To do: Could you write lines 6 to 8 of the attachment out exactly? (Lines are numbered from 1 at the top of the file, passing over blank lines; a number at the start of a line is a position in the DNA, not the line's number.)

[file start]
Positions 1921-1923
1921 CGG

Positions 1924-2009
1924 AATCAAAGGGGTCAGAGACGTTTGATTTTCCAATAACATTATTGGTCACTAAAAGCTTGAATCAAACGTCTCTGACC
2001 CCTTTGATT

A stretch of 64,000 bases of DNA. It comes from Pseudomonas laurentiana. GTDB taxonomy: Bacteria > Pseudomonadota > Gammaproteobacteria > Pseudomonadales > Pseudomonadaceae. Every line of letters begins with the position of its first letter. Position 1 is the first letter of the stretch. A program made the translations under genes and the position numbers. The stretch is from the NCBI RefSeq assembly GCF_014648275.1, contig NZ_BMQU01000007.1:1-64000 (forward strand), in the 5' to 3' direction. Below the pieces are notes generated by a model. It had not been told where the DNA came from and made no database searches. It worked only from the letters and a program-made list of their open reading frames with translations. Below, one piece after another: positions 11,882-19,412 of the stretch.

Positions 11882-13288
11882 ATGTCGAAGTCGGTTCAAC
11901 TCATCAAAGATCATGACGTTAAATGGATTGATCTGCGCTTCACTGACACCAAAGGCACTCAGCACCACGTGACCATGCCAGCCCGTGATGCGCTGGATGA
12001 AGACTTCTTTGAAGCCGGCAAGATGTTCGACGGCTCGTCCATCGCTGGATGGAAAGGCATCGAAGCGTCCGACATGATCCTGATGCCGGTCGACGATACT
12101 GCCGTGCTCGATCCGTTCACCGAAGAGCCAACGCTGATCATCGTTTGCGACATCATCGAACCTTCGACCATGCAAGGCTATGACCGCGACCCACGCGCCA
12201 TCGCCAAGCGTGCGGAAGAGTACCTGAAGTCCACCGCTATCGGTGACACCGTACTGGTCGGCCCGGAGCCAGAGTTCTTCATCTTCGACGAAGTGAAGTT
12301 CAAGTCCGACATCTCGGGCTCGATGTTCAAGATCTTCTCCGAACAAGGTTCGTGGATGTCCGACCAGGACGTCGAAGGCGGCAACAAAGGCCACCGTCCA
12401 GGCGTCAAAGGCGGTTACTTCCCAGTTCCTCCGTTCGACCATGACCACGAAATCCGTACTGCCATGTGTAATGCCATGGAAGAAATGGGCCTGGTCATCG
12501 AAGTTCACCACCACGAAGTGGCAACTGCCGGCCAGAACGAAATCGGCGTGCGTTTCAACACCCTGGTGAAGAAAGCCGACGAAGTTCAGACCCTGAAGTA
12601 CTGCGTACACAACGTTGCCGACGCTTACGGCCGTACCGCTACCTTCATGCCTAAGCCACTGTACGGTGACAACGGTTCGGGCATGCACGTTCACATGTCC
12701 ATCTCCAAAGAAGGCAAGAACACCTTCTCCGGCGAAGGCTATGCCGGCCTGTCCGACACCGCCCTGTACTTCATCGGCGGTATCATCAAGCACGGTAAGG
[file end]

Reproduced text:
A stretch of 64,000 bases of DNA. It comes from Pseudomonas laurentiana. GTDB taxonomy: Bacteria > Pseudomonadota > Gammaproteobacteria > Pseudomonadales > Pseudomonadaceae. Every line of letters begins with the position of its first letter. Position 1 is the first letter of the stretch. A program made the translations under genes and the position numbers. The stretch is from the NCBI RefSeq assembly GCF_014648275.1, contig NZ_BMQU01000007.1:1-64000 (forward strand), in the 5' to 3' direction. Below the pieces are notes generated by a model. It had not been told where the DNA came from and made no database searches. It worked only from the letters and a program-made list of their open reading frames with translations. Below, one piece after another: positions 11,882-19,412 of the stretch.

Positions 11882-13288
11882 ATGTCGAAGTCGGTTCAAC